Mortgage rates rose a bit this week, a bounce that reminds homeowners of the urgency of refinancing their home loans before rates begin moving up more sharply.
The average cost of a 30-year fixed-rate mortgage ticked up to 3.19 percent from last week’s 3.16 percent, according to Bankrate’s national survey of lenders. Rates reached a record low of 2.93 percent in January. The 15-year fixed-rate mortgage was unchanged, remaining at 2.47 percent.
Bankrate includes origination points and other fees in its figure. The 30-year fixed-rate loans in this week’s survey included an average total of 0.3 discount and origination points.
Rates remain historically low, creating an opportunity for millions of American homeowners who still could benefit from refinancing.
“The single biggest thing most households can do to take advantage of low interest rates is for homeowners to refinance their mortgages,” says Greg McBride, Bankrate’s chief financial analyst. “Reducing the monthly payments in a meaningful way can create a pathway to accelerate debt repayment or breathing room to boost savings.”
Mortgage rates plummeted after the coronavirus recession struck in the spring of 2020, a trend that helped drive the surprisingly strong housing market. The upward trend in mortgage rates reflects signals of an economic turnaround.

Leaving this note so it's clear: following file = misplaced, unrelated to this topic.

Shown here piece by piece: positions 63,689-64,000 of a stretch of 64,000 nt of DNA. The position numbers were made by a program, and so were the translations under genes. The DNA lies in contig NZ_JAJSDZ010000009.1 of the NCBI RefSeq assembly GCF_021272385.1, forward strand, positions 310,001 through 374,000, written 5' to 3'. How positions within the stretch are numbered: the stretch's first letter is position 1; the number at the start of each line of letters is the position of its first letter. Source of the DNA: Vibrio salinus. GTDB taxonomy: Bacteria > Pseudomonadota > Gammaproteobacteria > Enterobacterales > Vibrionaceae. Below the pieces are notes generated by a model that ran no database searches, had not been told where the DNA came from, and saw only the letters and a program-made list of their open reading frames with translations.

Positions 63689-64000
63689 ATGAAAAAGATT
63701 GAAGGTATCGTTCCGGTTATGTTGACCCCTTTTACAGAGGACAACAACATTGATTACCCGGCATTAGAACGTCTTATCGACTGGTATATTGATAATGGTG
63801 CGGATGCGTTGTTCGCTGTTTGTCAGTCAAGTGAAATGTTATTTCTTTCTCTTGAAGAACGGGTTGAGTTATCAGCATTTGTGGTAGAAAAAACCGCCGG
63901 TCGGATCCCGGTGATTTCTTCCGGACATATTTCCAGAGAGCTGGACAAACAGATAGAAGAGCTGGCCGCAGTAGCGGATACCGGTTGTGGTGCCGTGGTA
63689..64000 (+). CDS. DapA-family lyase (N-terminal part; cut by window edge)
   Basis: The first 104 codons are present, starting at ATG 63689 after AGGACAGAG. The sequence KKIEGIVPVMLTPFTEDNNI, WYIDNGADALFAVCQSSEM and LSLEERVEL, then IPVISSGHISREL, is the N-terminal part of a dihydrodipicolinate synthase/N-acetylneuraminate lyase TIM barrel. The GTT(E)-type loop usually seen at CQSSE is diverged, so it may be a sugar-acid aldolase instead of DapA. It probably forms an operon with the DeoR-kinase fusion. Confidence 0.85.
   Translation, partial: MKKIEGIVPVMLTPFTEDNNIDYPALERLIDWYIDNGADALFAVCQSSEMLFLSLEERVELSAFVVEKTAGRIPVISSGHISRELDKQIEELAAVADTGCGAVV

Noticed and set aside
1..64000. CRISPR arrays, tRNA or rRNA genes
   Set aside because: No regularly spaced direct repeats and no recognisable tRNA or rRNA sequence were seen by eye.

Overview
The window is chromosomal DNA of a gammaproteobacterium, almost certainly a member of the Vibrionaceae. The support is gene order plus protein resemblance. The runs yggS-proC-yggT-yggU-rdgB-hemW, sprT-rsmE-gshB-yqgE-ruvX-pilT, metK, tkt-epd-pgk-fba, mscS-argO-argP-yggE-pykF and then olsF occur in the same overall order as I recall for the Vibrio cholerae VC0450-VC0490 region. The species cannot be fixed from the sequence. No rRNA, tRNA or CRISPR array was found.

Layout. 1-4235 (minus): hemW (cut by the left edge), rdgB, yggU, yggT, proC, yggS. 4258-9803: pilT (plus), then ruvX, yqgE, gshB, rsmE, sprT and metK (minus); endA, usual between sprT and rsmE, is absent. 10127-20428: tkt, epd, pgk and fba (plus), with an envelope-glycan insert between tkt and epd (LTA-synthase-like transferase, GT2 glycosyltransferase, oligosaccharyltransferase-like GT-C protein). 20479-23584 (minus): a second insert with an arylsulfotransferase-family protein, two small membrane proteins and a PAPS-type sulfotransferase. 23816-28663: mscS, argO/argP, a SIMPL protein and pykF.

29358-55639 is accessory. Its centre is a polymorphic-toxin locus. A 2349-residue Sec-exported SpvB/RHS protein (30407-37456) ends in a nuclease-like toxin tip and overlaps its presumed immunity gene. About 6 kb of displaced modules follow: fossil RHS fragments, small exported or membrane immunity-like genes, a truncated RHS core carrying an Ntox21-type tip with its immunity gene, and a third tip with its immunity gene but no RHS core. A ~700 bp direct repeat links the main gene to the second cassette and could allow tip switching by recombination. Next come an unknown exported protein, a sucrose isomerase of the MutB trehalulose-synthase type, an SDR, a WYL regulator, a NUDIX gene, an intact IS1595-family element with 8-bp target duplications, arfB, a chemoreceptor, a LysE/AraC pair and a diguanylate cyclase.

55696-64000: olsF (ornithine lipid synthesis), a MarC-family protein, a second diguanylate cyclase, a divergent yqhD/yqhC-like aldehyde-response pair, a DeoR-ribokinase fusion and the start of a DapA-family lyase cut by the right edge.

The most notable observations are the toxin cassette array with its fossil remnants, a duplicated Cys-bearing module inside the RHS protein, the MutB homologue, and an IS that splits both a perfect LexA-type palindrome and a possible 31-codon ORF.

While rates have risen from their record lows, many homeowners are just now refinancing, says Bill Dallas, president of Finance of America Mortgage. The delay is understandable — a large swath of Americans just felt too jittery during last year’s recession to worry about refinancing.
“There were a lot of other issues that people were focused on — COVID, their job, their family,” Dallas says. “Refinancing was probably down there at No. 3 or 4. If your job is more settled, you’re more able to focus on refinancing, versus last year when everyone was panicking.”
Meanwhile, home prices have risen robustly during the pandemic, and rock-bottom mortgage rates helped push home values higher. For homebuyers, and especially first-time buyers, rising prices pose an affordability challenge.
In one sign the rates could resume their rise, the 10-year Treasury yield, a key indicator for mortgage rates, has more than doubled in recent months. With Democrats taking control of the White House and Congress, a generous stimulus bill has been enacted — and more government spending could be coming.
Mortgage experts polled by Bankrate are divided about where rates will go in the coming week — 50 percent expect rates to stay the same, 20 percent predict a fall and 30 percent say they’ll increase again.